Five Key Factors in Credit Report Scoring

These days a lot of importance is attached to credit report scores. At one time credit report scores were only used by banks and financial institutions to determine borrower risk. However, in recent times even landlords, insurance companies, utility companies and employers refer to these credit scores.

Credit scores are used not only to judge the likelihood of repayment of debt but also the rate of interest to be charged. The method of determining borrower credibility has come a long way from using personal opinions to developing models using statistical techniques based on certain variables. Credit report scores are a culmination of these statistical methods.

The FICO model of credit scoring was developed by Fair Isaac Inc. and was licensed to all the three credit bureaus (namely Equifax, Transunion and Experian). Each of these has created their own variation of the FICO scores. Typically, the scores range from 300 to 850 with high scores indicating high borrower credibility whereas the low ones depict a greater risk of default.

The five key factors that are used to determine credit scoring are payment history (35%), total amount of debt (30%), length of credit history (15%), new accounts (10%) and type of credit (10% ).

Payment History

Obviously, lenders are interested in your past payment record. This includes your payment patterns of credit cards, loans, mortgages, utility bills etc. If you pay your bills and credit card dues promptly and regularly, your credit scores stand to rise. Late payments bring them down. Here, more consideration is given to the past twelve months delays in payments as compared to delays in payments that may have occurred three or four years ago. Bankruptcy and collection suits can cause your credit report scores to plummet.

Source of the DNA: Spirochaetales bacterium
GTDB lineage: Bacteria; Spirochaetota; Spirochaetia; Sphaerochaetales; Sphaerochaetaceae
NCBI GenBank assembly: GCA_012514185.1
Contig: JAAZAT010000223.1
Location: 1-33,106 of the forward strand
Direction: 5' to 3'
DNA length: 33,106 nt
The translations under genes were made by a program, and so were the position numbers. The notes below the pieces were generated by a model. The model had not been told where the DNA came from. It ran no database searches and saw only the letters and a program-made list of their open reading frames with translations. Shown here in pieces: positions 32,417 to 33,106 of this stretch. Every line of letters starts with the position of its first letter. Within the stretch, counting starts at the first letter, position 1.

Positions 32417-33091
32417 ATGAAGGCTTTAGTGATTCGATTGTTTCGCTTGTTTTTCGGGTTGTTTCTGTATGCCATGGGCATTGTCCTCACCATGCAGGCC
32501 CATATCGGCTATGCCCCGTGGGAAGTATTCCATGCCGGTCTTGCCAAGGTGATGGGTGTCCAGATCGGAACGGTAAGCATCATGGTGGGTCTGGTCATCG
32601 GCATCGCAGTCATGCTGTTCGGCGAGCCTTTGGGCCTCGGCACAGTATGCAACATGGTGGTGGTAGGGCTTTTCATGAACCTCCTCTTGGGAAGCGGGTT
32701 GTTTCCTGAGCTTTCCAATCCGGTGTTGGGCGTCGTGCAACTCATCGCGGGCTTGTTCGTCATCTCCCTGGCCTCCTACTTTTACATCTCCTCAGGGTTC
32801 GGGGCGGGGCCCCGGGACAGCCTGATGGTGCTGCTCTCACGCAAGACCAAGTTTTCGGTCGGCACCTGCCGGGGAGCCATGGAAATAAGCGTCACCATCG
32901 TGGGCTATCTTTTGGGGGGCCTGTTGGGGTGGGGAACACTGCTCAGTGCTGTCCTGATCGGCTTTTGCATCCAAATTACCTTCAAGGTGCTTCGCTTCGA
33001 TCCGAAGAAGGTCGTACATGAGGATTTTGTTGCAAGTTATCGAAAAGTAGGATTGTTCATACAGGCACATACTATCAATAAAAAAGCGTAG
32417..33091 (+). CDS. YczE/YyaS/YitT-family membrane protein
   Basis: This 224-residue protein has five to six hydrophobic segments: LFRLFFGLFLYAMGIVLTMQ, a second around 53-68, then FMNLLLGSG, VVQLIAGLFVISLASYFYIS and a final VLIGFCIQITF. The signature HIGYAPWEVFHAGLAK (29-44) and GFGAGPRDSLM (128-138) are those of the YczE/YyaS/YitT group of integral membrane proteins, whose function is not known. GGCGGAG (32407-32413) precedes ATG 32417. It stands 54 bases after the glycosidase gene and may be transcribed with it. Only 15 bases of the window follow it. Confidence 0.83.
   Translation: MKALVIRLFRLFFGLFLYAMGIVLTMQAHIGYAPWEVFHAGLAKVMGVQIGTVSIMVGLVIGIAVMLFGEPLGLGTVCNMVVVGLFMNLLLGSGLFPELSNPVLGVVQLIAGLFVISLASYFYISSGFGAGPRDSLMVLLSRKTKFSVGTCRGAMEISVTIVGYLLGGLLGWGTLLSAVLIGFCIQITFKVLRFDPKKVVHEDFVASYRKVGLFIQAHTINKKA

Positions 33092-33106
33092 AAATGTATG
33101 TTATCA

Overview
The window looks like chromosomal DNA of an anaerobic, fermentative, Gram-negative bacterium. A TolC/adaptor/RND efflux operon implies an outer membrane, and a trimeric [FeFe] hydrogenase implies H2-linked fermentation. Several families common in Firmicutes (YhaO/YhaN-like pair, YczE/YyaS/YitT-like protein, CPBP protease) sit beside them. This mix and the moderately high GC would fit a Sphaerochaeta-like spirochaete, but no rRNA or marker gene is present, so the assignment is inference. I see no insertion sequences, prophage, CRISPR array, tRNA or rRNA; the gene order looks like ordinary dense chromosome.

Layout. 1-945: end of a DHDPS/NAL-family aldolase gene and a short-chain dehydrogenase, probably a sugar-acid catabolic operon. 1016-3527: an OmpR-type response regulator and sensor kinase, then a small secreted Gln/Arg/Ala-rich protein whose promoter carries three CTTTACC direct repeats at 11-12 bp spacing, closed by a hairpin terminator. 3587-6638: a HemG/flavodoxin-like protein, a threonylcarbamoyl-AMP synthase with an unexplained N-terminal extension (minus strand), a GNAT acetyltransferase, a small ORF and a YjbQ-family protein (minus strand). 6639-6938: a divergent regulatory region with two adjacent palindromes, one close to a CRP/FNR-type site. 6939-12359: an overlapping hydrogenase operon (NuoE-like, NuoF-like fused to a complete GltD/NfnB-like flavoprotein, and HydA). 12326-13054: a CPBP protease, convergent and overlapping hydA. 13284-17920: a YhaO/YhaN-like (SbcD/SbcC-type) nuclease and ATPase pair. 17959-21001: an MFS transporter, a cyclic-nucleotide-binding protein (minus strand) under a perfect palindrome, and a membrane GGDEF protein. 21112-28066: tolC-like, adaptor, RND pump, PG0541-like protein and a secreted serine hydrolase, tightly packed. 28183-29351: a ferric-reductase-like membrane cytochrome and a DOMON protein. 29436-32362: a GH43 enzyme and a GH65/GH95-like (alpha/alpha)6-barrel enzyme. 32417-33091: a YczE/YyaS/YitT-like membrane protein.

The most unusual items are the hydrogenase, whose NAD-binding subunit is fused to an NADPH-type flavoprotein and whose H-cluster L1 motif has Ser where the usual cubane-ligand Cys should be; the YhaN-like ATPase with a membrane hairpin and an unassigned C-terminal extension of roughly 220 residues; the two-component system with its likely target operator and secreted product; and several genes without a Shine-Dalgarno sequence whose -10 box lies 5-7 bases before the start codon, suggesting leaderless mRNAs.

Total Amount of Debt

The total amount that you owe across all kinds of debt is also considered while calculating credit scores. If you have used all the available balance on most of your credit cards, this shows your inability to manage debt responsibly and suggests you are in over your head. The amount owed in relation to the limit on your accounts is used to determine your credit score. The lower the ratio the better as far as your credit score is concerned. Having no debt at all will also not guarantee a higher score. The scores are favorable to those who use credit but manage it responsibly.

Length of Credit History

If you have been using credit sensibly for a long period of time, your score automatically increases. If you have just recently started using a credit card, odds are that your credit score will increase only once your account gets older and you show reliable credit behavior. So, the longer you use credit, the better your credit score.

New Accounts

Getting too many credit cards all at once may put you in a high risk category. Even inquiries made for information from the credit bureaus are listed in your credit report and have a bearing on your scores. Any new inquiries made in the past 12 months will cut a few points off your credit score. However, these inquiries refer to only those made in accordance with credit that you've applied for and not rate-shopping, utility companies, prospective employers and pre-approved offer inquiries.

Type of Credit

Credit scores increase if you have a healthy blend of different types of debt. The type of credit you have used indicates responsibility or recklessness in managing different kinds of credit. Typically, scores rise if you sensibly utilize a combination of revolving (credit cards) and installment credit (loans).

All the above-mentioned factors contribute to determining your score. So, if your credit report score confuses you, at least you will be aware of the factors that influence it.

Source by Pamella Neely

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